To make up for the long absence of posts here, I’ve written two short reviews for you lovely lot.
Chernobyl Diaries is an American horror movie directed by Brad Parker. It is produced by Oren Peli (Paranormal Activity 1, 2 and 3) and stars Jesse McCartney, Jonathan Sadowski and the excellent Dimitri Diatchenko (if you’ve played almost any Call of Duty or Uncharted game, you’ve already heard his voice).
A group of young Americans journeying around Europe visit all the hotspots: London, Berlin, Paris, Kiev. They run into Paul (Jonathan Sadowski) who persuades them via a completely unjust voting tally that they should go check out Chernobyl as part of the new ‘extreme tourism’ fad that’s sweeping Kiev (who knew?) ! Unfortunately, things don’t go to plan and the group soon find themselves endangered in a dangerous place.
The location itself is something worth beholding. Long, drawn out expressionist shadows litter the screen, the walls of cramped corridors closing in on the characters. I can’t help but feel this was a wasted opportunity, it being the only distinctive feature of the film. It quickly falls into a familiar and tedious formula: someone goes missing, the others go to find them only to discover their corpse, or whatever remains of it. The camerawork feels reminiscent of producer Oren Peli’s previous work in Paranormal Activity, but other than occasionally bumping into the characters it feels contrived and almost begging to be a found footage film (why else would it be called ‘Chernobyl Diaries‘?). The characters here, too, are unremarkable and so thinly developed that I can barely recall how they’re even related to each other, I mean I assume they’re friends from college or something. Something about a brother…a girlfriend…it’s no wonder the actors are never sure how to react to their situation, I’m not sure they even know who they’re playing (plus the film could do with a few less ‘Fuck, fuck, what the fuck was that?’ if it’s trying to build tension). Ultimately, Chernobyl Diaries fails to do anything to the viewer beyond cheap, loud frights, making it a wholly forgettable and detached experience.
The Amazing Spider-Man is a reboot of the Marvel Spiderman franchise. Directed by Marc Webb (ha!), it stars Andrew Garfield, Emma Stone and Rhys Ifans.
Peter Parker is a social outcast. He’s played by Andrew Garfield. Andrew Garfield. One day, he meets Gwen Stacy (Emma Stone) who he immediately has a crush on, and then he goes to Oscorp and meets Professor Curt Connors (Rhys Ifans) whose key roles are to constantly remind the audience he has one arm and to contradict himself for no apparent reason. And then he’s bitten by a strange spider in an unlocked lab, and then he has to learn to control his new abilities. And then his Uncle Ben (Martin Sheen, who steals every scene he’s in. Just call him a Sheen-stealer) dies, and he swears to get revenge on all criminals with long blonde hair. That’s a lot of ‘and thens’.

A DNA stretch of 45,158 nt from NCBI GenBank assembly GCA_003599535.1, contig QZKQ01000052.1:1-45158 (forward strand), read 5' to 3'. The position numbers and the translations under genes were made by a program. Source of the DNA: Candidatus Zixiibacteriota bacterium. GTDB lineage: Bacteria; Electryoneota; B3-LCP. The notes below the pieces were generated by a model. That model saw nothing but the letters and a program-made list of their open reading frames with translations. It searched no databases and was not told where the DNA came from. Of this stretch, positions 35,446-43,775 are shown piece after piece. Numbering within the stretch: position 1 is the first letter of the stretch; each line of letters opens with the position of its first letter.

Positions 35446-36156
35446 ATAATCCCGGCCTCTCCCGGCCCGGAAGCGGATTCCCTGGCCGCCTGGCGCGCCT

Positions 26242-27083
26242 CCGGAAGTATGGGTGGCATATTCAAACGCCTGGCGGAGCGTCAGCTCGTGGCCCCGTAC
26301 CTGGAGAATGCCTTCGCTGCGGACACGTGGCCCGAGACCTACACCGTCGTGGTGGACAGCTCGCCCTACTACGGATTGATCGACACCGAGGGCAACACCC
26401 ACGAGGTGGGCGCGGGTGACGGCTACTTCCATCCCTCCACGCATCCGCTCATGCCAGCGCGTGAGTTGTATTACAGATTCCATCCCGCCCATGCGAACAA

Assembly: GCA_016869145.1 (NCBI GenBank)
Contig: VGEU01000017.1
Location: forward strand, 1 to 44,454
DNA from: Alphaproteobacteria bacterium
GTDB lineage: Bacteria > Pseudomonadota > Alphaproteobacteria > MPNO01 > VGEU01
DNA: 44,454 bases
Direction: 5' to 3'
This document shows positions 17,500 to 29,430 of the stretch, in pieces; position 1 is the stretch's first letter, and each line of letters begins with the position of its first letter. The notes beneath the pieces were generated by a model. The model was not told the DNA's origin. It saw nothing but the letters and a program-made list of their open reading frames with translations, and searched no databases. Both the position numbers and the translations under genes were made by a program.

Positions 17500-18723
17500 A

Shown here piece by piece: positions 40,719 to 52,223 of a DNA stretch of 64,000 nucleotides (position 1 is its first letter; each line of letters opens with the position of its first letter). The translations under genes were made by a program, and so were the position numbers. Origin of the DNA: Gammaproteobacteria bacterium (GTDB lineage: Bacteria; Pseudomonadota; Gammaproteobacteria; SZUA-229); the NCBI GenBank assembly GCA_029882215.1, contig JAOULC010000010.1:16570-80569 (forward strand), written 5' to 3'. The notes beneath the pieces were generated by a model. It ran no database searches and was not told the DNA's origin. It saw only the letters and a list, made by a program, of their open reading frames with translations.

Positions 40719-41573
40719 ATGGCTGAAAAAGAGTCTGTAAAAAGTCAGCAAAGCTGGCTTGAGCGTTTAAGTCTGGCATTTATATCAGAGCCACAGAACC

The main villain in this case is, quite frankly, less than paper thin. At times it seems that Rhys Ifan’s only requirement is to make it really obvious that he has one arm, and that he therefore wishes all of humanity to become permanent reptillic lizard people. The poor dialogue is consistent elsewhere in the film, but it’s not just a few really bad lines that are laughable. I’m unsure if director Webb is capable of maintaining a serious tone in Spiderman – a handful of serious dramatic scenes are cheapened by a visual punchline, and the film touches upon themes of teenage angst and social isolation without ever really saying much about them (the way bullying is shown, as with the first film, is simplistic and down right patronising). Webb doesn’t let go of his indie scene roots though, with one sequence employing a song by Coldplay in what could be an advert for Nikon or Quicksilver. Outside of a few imaginatively re-envisioned scenes (of which the film is certainly creditworthy for), Amazing Spiderman fails to really show anything we didn’t see in Raimi’s version, and even goes so far to noticeably avoid Parker’s enthusiasm for photography resulting in a character with, apparently, no passions or dreams beyond the revenge of his Uncle’s death. In fact, Parker’s character is pretty bland overall and totally inconsistent. He’s an arrogant, ego-centric and brooding teenager, and remains this way throughout the entire film, the chaos happening around him barely affecting him. There’s no point to the story, no message, no moral, so it just ends up becoming a hollow affair of fine visual effects and cutesy eye contact between the two ‘leads’ (if they are leads?). The film itself seems to realise that there’s no immediate danger or tension, so shoehorns in that old clichéd countdown, but the story is written in such a manner that each scene is scarcely connected to the next. It’s all just so utterly inconsequential, and it seems to get worse the more time I spend thinking about it.